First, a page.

Another downgrade worry prompts DGCA to ask international airports to up standards  

ICAO is more concerned about international operations and so, international airports need to tune up.

Published: 05th November 2016 03:05 AM  |   Last Updated: 05th November 2016 03:28 AM   |  A+A-

Express News Service

NEW DELHI: Fearing yet another downgrade, India’s civil aviation regulator Directorate General of Civil Aviation (DGCA) wants all 23 international airports across the country to ensure they upgrade their operational standards, customer outreach and infrastructure to world standards — to impress the international civil aviation watchdog’s team during its visit in March 2017.

A top government official told Express that the International Civil Aviation Organization (ICAO) is more concerned about international operations and so, international airports need to tune up. Incidents involving commercial aircraft have been increasing at international airports in India, something which is also
disturbing Indian authorities ahead of the ICAO visit.

India has witnessed over 25 near-miss incidents in the past year involving commercial aircraft according to the DGCA, of which at least 15 have occurred at Chennai, Mumbai and Jaipur — all international
airports. Incidentally, the Mumbai and Chennai international airports alone cater to around 35 per cent of
international inbound and outbound traffic.

A senior ministry official pointed out that near-miss incidents have become rampant at the Mumbai airport as it caters to more flights while its infrastructure is limited.

Similarly, the Chennai international airport also has been facing increasing near-miss incidents besides dozens of incidents of glass panels and sections of the false ceiling falling ever since the airport was renovated and modernised in 2012. These incidents have put the lives of passengers at risk forcing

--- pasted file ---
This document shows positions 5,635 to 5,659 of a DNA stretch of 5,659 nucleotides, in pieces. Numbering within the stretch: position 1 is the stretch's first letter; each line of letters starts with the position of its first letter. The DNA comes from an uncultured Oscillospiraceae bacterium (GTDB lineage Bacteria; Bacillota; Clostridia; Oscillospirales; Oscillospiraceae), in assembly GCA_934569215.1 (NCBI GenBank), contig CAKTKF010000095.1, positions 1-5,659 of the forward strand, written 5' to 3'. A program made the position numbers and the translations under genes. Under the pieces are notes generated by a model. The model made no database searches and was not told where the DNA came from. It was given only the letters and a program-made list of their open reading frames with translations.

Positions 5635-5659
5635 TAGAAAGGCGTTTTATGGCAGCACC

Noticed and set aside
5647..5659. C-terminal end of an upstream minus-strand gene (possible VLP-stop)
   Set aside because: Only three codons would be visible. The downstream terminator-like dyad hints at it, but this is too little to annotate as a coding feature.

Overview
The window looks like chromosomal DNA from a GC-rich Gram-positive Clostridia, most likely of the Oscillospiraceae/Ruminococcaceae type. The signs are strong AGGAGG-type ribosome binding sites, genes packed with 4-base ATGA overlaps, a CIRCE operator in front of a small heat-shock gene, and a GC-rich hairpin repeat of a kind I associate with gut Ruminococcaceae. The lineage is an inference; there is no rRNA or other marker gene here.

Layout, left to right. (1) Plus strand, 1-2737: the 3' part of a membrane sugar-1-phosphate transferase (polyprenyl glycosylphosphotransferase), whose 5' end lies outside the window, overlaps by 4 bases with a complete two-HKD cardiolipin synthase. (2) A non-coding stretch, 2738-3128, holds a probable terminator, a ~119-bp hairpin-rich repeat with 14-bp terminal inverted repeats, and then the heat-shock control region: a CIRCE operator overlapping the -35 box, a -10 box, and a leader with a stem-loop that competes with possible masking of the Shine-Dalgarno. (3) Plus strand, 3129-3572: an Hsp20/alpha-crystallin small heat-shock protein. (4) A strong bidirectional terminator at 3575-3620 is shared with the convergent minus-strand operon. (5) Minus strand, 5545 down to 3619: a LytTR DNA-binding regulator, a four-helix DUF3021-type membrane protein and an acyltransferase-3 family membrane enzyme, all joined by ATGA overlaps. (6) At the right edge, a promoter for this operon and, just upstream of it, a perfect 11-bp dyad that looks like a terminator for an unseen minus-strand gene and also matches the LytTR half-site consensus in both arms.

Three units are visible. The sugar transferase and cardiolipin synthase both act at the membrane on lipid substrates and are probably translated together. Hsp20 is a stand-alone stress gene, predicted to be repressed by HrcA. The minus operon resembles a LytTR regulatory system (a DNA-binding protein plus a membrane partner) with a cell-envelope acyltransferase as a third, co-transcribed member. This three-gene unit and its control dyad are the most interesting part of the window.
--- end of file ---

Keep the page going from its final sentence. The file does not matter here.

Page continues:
the National Human Rights Commission to intervene, though the incidents continue unabated. A survey last year found that the Chennai airport was the seventh worst in Asia.
The US Federal Aviation Administration (FAA) in January 2014 downgraded India’s civil aviation sector citing safety oversight and lack of infrastructure at airports and manpower at DGCA.

Though the downgrade was withdrawn in March 2015, there is looming danger that the
downgrade may recur, which has been brushed aside by India, as it claims it has largely addressed their concerns. The FAA’s decision to downgrade was taken after two visits by the ICAO in 2013 which pointed fingers at India’s lack of will to address issues and bring services at par with international standards prescribed by the ICAO.

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